When clients come to me they are often under the impression that if they lose weight that they will be automatically be more healthy. Often they have absorbed this information from news reports, magazines, health professionals and well meaning friends and relatives.
But did you know that study after study has shown that people with a BMI of 25-29 tend to live longer than those 24 and below and 30 and above. According to NHS and government guidelines if you do fall into the 25-29 range, then you are overweight and should be trying to get to 24 and under.
Now, I can’t (and I’m not 100% sure that anyone can as yet) tell you why this category lives longer but I’m pretty sure that that’s the health enthusiasts holy grail.
So, if you fall into the obese category of 30+ then there’s more interesting information. You see, for the most part, obese is treated as one big category and we start to see sweeping generalisations about your health such as increased risk of cancer, diabetes, heart disease and early death cropping up.
But again, the science simply doesn’t back this up when you break down the categories we see that people with BMI in the early 30s are likely to live around the same length of time as those in the 20-24 category (that’s those who are categorised as ‘healthy’).
I’m also really concerned about the recent Cancer Research UK campaign stating that one of the leading causes of cancer is obesity. There certainly has been research that has linked increased weight with some types of cancer, one of them being post menopausal breast cancer. But a link isn’t a cause and much more research is needed to establish cause (I’m guessing there’ll be socio-economic factors in there but I’m not a scientific researcher so don’t quote me). And what they leave out is the fact that if you’re overweight you are less likely to get certain other types of cancer, including lung cancer as well as a number of other diseases, including early menopause and osteoperosis.
Even more interesting, there are a number of diseases where sufferers who are overweight tend to outlive sufferers in the healthy category. Interestingly, one of those diseases is type 2 diabetes, as well as cardiovascular disease.
So it seems that being out of the ‘healthy weight range’ may not actually be such a true indication of actual health.
Why do they tell us that being overweight is bad for our health?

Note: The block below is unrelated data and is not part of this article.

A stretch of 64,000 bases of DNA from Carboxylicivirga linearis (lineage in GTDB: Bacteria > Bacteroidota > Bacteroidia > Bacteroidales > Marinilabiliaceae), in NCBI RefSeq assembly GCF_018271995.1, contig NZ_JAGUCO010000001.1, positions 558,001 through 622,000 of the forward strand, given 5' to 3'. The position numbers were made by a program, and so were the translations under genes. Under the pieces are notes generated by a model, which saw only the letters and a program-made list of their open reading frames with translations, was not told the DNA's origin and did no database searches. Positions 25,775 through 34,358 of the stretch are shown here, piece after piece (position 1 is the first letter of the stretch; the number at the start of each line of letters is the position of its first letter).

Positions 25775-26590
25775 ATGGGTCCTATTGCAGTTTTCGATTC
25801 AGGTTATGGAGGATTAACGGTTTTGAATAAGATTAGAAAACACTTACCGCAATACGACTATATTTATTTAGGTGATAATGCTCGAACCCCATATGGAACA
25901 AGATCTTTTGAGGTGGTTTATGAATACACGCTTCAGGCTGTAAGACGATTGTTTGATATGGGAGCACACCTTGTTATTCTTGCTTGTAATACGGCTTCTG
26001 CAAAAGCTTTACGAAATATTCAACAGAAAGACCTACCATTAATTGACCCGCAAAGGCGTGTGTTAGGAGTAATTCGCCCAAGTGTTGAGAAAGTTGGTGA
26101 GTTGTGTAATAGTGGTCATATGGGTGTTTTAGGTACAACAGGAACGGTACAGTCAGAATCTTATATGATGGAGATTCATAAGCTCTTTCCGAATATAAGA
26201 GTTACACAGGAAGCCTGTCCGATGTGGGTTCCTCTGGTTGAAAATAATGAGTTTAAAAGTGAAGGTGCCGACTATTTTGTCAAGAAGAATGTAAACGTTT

When you break down the science and look at the studies, the overwhelming evidence suggests that weight is not a great marker for health. So, why is there such a pervasive cultural belief that being fat is bad?
Much of it is bias and cosmetics. It’s the last area of prejudice where we make judgements on people’s appearance and discriminate against people based entirely on what they look like. The fact is that it is simply about what we as a culture perceive to be attractive and we’re brought up to believe it and we perpetuate it.
Maybe we are now starting to see a backlash and a movement against the slim is best and slim is healthy perception but really our cultural emphasis on losing weight is all about desired appearances and not truly about health.
So what can you do about it?
The truth is that losing weight is neither likely nor necessarily desirable when it comes to improving your health. Regardless of where you are starting out, the best way to improve your health (if it needs it) is to increase your exercise and to eat well.
When you do that, you may or may not lose weight. Weight loss is not a given by any means but you will improve your health. And of the two, it’s the exercise that will probably help the most.
If you’re not that comfortable with exercise or you haven’t done any for a while then you might like to have a look at the Ultimate Body Confidence Bundle that I put together. It talks you through the kinds of things that can improve your health and your confidence, including a great little cheat sheet for choosing the right kind of exercise for you.
One thing that is important is that you enjoy the exercise you choose. So rather than decide you’re going to the gym for an hour 3 times a week, a dance class that you love going to is more likely to be sustainable.